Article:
Contact Me

Wednesday, July 27, 2011

It's Easier to Reach Heaven Than the End of the Street by Emma Williams

I'm only on the first chapter and I think I may have hit upon a book Americans can relate to and understand the whole of "the situation" at the same time. She has a respect and understanding for both sides (often said, but rarely the case in this thing) and cuts through and explains the propaganda and myths on both sides. I'm pretty amazed and impressed thus far...

I've finished now, so I'll put my overall impressions up here (I had "in progress, notes as I go" here initially). There are a ton of specifics that I either remember reading in the news when they happened, that I'm impressed she included, etc. I'll just leave them below as examples- I stopped noting them after the first half of the book anyway- there were too many.

This is not your typical memoir. But that's a good thing- and actually probably pretty typical when your memoir is set in Jerusalem and you are as thoughtful as she is and have access to UN, doctors on both sides, and officials. There is a lot of politics and references to historical events and recent events, but I can see this as a memoir because she's honestly trying to sort this out while she's over there. It is one of the most honest attempts I've seen. It is a little hard to tell what her own views are, which is kind of strange in a memoir, but appreciated in anything attempting to explain the conflict. When I first started reading the book, I interpreted the news items and her relating interviews and conversations with a pretty wide variety of people as her own.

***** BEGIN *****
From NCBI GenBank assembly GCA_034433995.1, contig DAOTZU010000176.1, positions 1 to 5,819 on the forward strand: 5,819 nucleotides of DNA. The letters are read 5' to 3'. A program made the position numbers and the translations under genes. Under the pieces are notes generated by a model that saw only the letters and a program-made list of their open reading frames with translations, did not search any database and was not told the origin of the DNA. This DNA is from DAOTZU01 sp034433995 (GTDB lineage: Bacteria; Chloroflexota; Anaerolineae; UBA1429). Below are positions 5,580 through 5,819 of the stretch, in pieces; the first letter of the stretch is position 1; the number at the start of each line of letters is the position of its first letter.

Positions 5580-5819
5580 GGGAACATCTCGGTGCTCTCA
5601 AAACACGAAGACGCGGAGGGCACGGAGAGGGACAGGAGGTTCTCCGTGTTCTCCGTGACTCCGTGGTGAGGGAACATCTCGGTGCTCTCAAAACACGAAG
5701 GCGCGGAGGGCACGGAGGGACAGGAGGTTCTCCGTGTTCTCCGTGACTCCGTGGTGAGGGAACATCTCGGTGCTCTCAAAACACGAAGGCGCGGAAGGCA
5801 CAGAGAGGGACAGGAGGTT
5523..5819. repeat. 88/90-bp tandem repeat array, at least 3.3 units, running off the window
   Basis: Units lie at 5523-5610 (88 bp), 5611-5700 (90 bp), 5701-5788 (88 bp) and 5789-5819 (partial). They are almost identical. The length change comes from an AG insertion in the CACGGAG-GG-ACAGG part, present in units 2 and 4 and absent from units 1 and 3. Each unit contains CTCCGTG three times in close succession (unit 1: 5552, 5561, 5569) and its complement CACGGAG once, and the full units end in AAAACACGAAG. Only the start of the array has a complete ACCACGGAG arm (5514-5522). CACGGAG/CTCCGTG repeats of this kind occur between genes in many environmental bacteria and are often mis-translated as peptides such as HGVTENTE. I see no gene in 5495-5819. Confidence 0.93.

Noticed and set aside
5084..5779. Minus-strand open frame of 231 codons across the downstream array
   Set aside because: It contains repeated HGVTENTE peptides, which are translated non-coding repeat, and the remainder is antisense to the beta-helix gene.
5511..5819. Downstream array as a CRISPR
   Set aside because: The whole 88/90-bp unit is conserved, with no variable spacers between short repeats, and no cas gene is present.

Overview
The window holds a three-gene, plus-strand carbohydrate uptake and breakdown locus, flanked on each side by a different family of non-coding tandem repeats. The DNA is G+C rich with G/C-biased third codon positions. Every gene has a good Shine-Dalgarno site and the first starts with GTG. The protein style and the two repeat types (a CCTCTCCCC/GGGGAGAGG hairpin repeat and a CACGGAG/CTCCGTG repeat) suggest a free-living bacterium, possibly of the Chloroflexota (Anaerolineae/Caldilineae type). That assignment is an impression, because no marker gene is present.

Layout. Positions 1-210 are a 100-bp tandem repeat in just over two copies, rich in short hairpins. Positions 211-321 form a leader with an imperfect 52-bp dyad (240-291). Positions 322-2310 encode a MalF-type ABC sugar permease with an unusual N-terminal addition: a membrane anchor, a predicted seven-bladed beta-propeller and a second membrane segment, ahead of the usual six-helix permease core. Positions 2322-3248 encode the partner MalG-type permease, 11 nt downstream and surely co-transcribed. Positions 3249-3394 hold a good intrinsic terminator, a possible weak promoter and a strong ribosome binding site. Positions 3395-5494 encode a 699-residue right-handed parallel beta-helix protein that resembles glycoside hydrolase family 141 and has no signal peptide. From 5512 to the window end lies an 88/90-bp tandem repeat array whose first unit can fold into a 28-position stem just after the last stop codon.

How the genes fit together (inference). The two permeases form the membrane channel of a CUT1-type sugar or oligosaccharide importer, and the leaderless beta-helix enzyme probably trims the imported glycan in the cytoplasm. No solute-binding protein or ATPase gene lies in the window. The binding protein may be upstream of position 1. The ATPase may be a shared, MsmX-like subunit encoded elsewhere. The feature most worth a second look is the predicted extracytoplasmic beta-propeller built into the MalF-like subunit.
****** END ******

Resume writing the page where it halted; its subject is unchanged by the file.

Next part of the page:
My impression due to some of her commentary was that she related to Israelis most- that could be due to a suicide bomber blowing up outside her children's school and near it and in places she frequented. Unlike some who have a strong sympathy for Israel, though, she doesn't ignore or deny Palestinian humanity, rights, the fact that Israel is an occupier, the fact that Israel does wrong. I would be curious how she struck people she lived with in Jerusalem; there were a number of times when her friends would say something against Palestinians and she noted that she remained silent. She definitely seems pretty balanced in the book. She really seems to have sympathy for both people and understand the nuance of both sides' politics. Even if she has bias herself, at least she included pretty balanced historical info and accounts of the recent developments.

What also made the book so good was that it covers a wide variety of issues: Israeli denial of absolute facts- like IDF kills children, UN workers, etc; how she and others self censor depending on who they talk to; media bias; the Wall; American attitudes; among others.

I wondered what could make her so reasonable, besides being British :). Maybe I shouldn't wonder, just enjoy. But this is such a rare occurrence, this genuine sympathy and understanding of both sides, I can't help it.

Maybe being a doctor (she worked in many hospitals, Palestinian and Israeli, in her public health research while there) helped her not be able to ignore the facts. Seeing the maimed and hearing doctors' struggles on both sides must have had an impact on helping her see the similarity in the two sides, the brutality and senselessness of the violence, whatever the source.